post originally published on this site

Updated July 11 at 2:48 p.m. Eastern with additional information from ESA, Arianespace, CNES and Avio.

WASHINGTON — The fifteenth launch of a European Vega rocket ended in failure July 10, resulting in the loss of an imaging satellite for the United Arab Emirates. 

The Vega rocket, built by Italian manufacturer Avio, lifted off at 9:53 p.m. Eastern from Europe’s spaceport in Kourou, French Guiana on the northern coast of South America. 

Telemetry data indicated a deviation from the rocket’s intended course around its second minute of flight. The rocket left its intended course during its second-stage burn.

Telemetry data showed Vega off-course minutes before Arianespace confirmed mission failure. Credit: Arianespace webcast.

Arianespace of Evry, France, which markets the Vega rocket, confirmed mission failure nine minutes after liftoff. 

“About 2 minutes after liftoff, around the [Zefiro]-23 ignition, a major anomaly occurred, resulting in the loss of the mission,” Luce Fabreguettes, Arianespace’s executive vice president of missions, operations and purchasing, said during the launch webcast. “On behalf of Arianespace, I wish to express my deepest apologies to our customers for the loss of their payload.” 

The failure is the first for Vega, a light-lift vehicle designed to launch around 1,500 kilograms to low Earth orbit. The four-stage launcher has been in service in 2012, and is Arianespace’s newest rocket.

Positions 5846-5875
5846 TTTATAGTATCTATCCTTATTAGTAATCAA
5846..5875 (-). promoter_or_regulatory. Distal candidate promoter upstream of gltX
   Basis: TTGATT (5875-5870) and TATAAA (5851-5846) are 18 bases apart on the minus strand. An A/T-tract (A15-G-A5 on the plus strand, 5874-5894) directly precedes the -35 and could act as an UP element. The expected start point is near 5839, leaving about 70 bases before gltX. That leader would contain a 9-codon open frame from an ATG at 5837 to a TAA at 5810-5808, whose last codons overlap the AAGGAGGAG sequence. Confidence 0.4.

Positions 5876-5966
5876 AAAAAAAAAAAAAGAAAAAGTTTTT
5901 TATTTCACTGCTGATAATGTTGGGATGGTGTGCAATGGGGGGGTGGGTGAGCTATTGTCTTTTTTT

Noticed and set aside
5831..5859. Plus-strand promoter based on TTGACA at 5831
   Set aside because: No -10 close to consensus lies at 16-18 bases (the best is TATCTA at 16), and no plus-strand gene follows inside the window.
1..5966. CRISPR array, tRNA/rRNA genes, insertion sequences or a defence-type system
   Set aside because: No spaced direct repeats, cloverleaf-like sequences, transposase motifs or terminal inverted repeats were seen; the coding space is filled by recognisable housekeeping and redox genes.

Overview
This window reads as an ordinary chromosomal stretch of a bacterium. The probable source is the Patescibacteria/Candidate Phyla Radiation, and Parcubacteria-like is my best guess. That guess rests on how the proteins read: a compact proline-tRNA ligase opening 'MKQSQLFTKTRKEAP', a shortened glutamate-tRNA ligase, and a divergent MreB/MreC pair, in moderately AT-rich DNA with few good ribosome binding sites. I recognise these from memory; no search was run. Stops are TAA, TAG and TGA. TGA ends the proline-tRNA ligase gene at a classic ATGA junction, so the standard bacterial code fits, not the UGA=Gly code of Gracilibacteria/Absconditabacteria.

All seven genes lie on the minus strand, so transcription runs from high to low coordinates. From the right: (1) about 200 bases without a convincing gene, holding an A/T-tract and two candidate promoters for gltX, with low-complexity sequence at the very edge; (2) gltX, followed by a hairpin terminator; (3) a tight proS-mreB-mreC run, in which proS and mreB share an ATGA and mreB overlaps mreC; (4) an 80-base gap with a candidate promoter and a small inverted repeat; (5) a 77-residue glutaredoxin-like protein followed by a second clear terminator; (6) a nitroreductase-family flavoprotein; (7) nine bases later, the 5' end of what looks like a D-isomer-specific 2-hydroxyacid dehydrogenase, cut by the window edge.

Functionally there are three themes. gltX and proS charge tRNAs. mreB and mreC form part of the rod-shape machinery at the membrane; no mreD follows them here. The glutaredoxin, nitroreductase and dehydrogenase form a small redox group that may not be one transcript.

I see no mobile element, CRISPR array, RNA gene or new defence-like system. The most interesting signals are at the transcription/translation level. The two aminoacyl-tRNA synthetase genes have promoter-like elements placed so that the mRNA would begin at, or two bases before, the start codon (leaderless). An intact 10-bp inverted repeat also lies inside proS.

Falcon Eye 1 was a 1,200-kilogram, dual-purpose satellite designed to provide imagery for the commercial market as well as the UAE Armed Forces. Built by Airbus Defence and Space with an imaging payload from Thales Alenia Space, the satellite draws on technology from France’s high-resolution Pleiades imaging constellation. 

From its targeted 611-kilometer orbit, Falcon Eye 1 was intended to image the Earth in high resolution as it orbited 15 times a day. 

A second satellite, Falcon Eye 2, was scheduled to launch on another Vega rocket late this year, though that timeline is now likely to change.

Arianespace had planned four Vega launches this year. The first took place March 21 with the Italian Space Agency’s PRISMA satellite. The next planned after Falcon Eye 1 was the Small Spacecraft Mission Service rideshare, previously slated for September, carrying 42 satellites. 

On July 11, the European Space Agency and Arianespace said they formed an independent inquiry commission to investigate the cause of the failure.

Avio CEO Giulio Ranzo, in a video message posted after the launch failure, said his company and the French Space Agency CNES are also part of the inquiry commission.

CNES President Jean-Yves Le Gall said in a statement that the failure “reminds us once more that we are in a tough business and that the line between success and failure is a very fine one indeed.”

“The failure is all the more unexpected, coming as it does after a run of 14 straight successes that had proved the maturity of the Vega launch system,” Le Gall said. “Our teams shall now be getting straight down to work to analyse, understand and fix the causes of the failure so that Europe can return to flight with Vega as quickly as possible.”

Arianespace said preparations for its next mission, a launch of the heavy-lift Ariane 5 rocket carrying the Intelsat-39 and EDRS-C satellites remain underway. Arianespace said previously that the Ariane 5 mission was planned for July 24. The Ariane 5 mission will be Arianespace’s seventh mission of the year, counting the failed Vega mission.

SpaceNews.com